By AVA TURNQUEST
Tribune Chief Reporter
HOUSE of Assembly Committee on Privilege Chairman Arnold Forbes confirmed yesterday that the probe into Justice Indra Charles’ ruling on the limits of parliamentary privilege will move ahead despite the recent appeal filed by Marathon MP Jerome Fitzgerald in the matter.
Mr Forbes said while the committee will seek legal counsel “at some point”, the public hearings are set to begin next Thursday.
He said no persons have been tapped to come before the committee as yet.
“The committee will move ahead,” he said.
“I will have to probably meet with fellow committee members, but as far as I know we are proceeding.
“We will at some point seek legal counsel and that will probably play a role in the decision, but as far as I know we are moving ahead as planned for Thursday of next week.”
Mr Forbes added: “We have not endeavoured to call anyone as yet but we will meet in our first hearing on Thursday.”
A notice from the House clerk will be issued with information on the confirmed venue, according to Mr Forbes, who said there was a tentative booking for the Paul Farquharson Centre.
The committee probe has evoked mixed reaction from the legal community, with some calling the move an affront of the separation of powers while others contend that the exercise reinforces the division of the three arms of government.
In May, Justice Charles granted a permanent injunction barring parliamentarians from accessing or making public the personal information of the non-profit organisation, Save The Bays.
Justice Charles ruled that Mr Fitzgerald infringed on constitutional rights when he tabled the private e-mails of Save The Bays in Parliament, and therefore could not be protected by parliamentary privilege. Justice Charles also ordered Mr Fitzgerald to pay $150,000 in damages for the breach
In Parliament, Mr Fitzgerald moved a resolution for the House Committee on Privilege to determine whether Justice Charles, STB Director Fred Smith, QC, and lawyer Ferron Bethell should be held in contempt of the House of Assembly.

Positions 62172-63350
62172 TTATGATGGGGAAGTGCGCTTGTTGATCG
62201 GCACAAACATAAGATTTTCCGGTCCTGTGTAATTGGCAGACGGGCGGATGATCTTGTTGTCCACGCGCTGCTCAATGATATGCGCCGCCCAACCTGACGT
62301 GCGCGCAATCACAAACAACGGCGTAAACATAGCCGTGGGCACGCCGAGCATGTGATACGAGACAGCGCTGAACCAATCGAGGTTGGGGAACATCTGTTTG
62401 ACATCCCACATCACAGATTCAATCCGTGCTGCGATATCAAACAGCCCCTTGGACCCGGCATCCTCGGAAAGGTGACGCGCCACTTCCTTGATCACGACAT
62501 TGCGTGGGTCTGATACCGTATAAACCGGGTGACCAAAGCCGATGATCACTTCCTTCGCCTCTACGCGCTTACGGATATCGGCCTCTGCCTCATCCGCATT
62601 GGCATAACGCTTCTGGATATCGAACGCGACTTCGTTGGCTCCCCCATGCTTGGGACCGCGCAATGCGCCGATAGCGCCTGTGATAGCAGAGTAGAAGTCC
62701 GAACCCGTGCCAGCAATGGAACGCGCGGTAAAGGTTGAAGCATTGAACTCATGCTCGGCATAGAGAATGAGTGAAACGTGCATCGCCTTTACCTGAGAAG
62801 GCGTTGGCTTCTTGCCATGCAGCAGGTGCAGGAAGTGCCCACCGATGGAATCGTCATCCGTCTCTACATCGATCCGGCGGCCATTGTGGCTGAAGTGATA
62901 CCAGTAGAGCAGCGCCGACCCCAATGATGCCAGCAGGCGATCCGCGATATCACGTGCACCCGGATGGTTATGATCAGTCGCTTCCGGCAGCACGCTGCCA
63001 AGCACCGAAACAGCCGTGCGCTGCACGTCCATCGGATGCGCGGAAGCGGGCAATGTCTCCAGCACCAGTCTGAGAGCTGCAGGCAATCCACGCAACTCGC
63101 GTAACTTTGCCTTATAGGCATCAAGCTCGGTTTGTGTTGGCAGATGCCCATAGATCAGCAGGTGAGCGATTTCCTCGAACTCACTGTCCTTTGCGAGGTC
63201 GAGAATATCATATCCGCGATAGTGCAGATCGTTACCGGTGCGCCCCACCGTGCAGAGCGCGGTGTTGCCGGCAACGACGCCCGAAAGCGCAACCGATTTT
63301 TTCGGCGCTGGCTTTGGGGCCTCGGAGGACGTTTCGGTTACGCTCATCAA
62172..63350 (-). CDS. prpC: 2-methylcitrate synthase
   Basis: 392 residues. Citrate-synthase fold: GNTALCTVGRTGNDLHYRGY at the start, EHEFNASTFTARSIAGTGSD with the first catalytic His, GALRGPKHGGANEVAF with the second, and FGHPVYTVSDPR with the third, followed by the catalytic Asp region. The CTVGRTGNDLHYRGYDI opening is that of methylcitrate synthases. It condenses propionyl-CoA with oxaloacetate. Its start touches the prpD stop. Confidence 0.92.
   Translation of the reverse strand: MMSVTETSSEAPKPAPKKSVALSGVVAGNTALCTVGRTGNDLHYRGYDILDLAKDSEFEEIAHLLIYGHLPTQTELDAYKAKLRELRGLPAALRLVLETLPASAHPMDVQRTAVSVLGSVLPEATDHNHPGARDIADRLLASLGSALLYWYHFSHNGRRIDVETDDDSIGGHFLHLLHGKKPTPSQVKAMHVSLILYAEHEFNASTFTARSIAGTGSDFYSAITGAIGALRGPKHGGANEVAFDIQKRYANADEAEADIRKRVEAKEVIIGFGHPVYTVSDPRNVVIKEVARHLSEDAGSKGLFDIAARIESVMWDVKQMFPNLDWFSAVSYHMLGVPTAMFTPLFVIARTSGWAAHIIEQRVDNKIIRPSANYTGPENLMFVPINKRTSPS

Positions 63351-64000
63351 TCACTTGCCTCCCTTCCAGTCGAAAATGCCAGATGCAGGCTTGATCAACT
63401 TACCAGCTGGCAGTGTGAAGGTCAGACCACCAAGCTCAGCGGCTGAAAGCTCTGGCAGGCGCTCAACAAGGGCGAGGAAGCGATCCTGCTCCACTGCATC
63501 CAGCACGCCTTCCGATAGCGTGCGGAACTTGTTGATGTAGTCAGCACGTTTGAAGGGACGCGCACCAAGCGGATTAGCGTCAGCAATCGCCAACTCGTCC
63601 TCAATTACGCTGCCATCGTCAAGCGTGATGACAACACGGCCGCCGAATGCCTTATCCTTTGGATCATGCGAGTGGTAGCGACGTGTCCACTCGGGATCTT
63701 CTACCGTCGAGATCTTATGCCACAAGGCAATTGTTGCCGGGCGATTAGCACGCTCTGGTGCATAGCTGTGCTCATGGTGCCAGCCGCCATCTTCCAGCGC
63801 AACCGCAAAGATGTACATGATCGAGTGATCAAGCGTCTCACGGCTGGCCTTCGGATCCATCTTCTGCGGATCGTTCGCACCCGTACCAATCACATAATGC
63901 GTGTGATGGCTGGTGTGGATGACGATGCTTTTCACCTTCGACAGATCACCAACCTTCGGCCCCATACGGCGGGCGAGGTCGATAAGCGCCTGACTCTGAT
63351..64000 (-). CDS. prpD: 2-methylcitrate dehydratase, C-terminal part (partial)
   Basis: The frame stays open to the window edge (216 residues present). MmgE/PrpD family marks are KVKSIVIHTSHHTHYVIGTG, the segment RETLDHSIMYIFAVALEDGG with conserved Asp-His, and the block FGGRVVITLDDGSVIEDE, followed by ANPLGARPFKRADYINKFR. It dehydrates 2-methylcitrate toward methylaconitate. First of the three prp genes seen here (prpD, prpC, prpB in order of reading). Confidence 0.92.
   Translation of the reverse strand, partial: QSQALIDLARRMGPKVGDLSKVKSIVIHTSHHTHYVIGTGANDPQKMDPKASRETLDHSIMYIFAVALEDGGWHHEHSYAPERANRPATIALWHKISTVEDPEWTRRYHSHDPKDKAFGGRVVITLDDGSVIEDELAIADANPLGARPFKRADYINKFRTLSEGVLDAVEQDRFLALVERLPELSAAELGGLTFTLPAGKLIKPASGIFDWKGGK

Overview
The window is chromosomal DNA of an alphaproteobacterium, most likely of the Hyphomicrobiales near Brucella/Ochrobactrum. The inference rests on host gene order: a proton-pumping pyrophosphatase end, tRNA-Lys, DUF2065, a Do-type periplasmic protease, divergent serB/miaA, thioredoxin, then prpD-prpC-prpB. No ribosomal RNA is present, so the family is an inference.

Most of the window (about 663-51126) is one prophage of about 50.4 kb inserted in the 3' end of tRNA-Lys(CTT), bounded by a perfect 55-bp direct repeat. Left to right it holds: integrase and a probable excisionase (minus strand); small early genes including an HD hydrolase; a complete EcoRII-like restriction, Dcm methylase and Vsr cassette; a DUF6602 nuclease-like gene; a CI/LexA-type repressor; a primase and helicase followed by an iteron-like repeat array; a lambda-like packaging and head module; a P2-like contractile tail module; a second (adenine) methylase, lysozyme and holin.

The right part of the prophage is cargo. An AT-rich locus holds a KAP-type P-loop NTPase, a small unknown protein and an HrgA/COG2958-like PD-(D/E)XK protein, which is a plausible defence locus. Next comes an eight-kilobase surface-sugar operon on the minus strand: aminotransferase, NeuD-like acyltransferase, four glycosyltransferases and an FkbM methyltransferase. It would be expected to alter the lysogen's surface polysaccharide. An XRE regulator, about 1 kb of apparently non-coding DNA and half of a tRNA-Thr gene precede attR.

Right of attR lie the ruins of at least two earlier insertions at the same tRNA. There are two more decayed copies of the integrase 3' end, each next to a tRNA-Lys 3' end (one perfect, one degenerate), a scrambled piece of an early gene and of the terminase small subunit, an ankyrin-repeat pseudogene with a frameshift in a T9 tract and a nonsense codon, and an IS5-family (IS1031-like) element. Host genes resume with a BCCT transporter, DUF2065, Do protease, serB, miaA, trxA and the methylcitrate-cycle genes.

The resolution was seconded by Deputy Prime Minister Philip Davis, and provides for funding to obtain independent legal advice if needed.
However, Mr Fitzgerald filed an appeal to have Justice Charles’ ruling overturned last week; raising speculation of whether there would be a conflict now that the matter was now under judicial consideration.
A Queen’s Counsel, who spoke on the condition of anonymity, called the parliamentary probe an “affront to the separation of powers”.
In an interview with The Tribune earlier this week, the QC said the move was “ill-advised” given that it was a long-standing parliamentary rule that nothing said or done in parliament should refer to a pending legal matter.
Yesterday, another QC insisted that the parliamentary committee was well within its rights to continue with proceedings.
“If what they’re saying is we’re going to take a judgment look at all of the documents filed in the ruling, and related persons, in theory that could include a judge. A matter being sub judice can’t prevent parliament from acting,” said attorney Wayne Munroe.
“The fact that you rush out to court doesn’t stop Parliament.
“Separation of powers means that Parliament has the power to deal with something that comes before it.
“I don’t understand the difficulty with Parliament doing what it is supposed to be doing, regulating its own procedures while the court deals with an issue before it.
Mr Munroe said: “What would amount to courtesy is what Parliament would do if there is a determination that that court acted in contempt, would consequences be visited on the judge or the lawyers who moved the court to act in that manner?”
“The judge delivered a judgment that she thinks is right.
“The MP believes he did what he thinks is right. It could be decided that either or both of them were wrong. The committee on privilege can discipline a member of Parliament also.”